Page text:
4) Compromise –
As both parties have a reason for their position and what they value most, it will be much easier to draw the middle path. Though no compromise is perfect, in most cases, well-reasoned compromise can be more constructive and suitable for all affected.
PART II – How to Argue
What is not an argument is good to point out to start understanding what an Argument is.
What Argument is not –
The author explains through the Monty Python video what Argument is not. It’s abuse, physical or verbal fights, and denials. We can not simply deny someone’s self without reasoning.
What is Argument –
Reason is required in all arguments; however, which kind or kind of logic is a feature, not a bug? Reasoning can be related to believing something after knowing facts we didn’t think about before.
Here are a couple of points one may consider about arguer to pursue any argument-
- Is the arguer citing authority correctly?
- Can the authority be trusted on the subject?
- Is the cited authority an expert on the subject?
- Are there agreements with different experts on the subject?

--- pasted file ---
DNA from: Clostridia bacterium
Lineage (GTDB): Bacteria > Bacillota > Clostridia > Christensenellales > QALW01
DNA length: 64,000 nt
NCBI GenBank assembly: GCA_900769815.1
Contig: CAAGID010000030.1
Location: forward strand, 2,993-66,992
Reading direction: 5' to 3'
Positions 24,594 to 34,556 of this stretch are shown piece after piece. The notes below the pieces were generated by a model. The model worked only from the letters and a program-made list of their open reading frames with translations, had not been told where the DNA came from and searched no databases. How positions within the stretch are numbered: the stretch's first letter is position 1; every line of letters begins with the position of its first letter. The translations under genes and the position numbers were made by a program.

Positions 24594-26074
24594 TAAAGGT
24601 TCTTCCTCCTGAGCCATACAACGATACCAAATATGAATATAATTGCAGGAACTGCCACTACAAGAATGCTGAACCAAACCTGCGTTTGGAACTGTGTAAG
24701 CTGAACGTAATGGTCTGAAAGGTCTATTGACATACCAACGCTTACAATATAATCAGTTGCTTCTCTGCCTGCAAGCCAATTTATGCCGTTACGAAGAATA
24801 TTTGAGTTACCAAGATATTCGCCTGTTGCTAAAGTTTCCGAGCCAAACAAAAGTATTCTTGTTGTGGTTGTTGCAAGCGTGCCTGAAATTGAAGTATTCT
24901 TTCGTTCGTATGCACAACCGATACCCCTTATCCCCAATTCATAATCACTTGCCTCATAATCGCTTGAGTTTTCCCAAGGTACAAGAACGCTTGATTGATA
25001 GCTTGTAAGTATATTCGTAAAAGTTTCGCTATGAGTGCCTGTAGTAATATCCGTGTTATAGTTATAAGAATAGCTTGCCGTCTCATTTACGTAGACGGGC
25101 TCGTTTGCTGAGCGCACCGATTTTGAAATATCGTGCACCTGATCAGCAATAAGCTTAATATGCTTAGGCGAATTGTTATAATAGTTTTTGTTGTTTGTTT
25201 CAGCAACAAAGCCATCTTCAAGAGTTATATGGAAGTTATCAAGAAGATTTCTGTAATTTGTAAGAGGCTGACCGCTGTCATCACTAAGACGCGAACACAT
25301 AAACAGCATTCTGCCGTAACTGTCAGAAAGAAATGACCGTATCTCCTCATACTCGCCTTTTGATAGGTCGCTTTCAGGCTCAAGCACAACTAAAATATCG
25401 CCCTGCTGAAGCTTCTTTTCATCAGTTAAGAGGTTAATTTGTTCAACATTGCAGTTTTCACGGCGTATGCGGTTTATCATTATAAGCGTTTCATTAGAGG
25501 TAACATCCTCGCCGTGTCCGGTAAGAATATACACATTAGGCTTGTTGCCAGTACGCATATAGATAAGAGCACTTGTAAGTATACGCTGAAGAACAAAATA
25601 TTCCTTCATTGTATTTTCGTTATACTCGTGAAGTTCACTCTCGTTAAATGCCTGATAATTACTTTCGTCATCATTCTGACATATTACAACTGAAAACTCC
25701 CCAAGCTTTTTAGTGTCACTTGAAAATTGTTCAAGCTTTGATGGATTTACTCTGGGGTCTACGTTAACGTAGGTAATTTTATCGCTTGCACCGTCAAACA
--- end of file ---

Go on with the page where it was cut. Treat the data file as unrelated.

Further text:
- What are the motives of the arguer?
There are a couple of points one may consider for constructive Argument –
- Do declare what you believe. Give reason.
- Ask questions or reasons for others’ positions.
- Listen attentively with an open mind.
- Understand what one values, which becomes clear from the reason one gives.
- Be critical of your reasoning. Don’t think that you have all the answers. Be humble.
PART III – How Not to Argue
As much as we think or are sure of our position, there are things we must avoid to blow any arguments out of proportion.
There are a couple of points one may consider not to say or show-
- Don’t others merely announce their positions? Ask questions about their reasons.
- Don’t interrupt. Listen carefully to their answers.
- Don’t attack opponents too soon. Interpret their reason charitably.
- Don’t insult or abuse opponents.
- Be civil and respectful—don’t admit fallacies.
Whether we like it or not, we must discuss whether to convey our idea or explore other perspectives and facts about something and knowing how to argue is of great significance. Think again will turn you into a good arguer.
If you like this Book, you may also want to read Think Straight.
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I wish you a great outcome with all your arguments.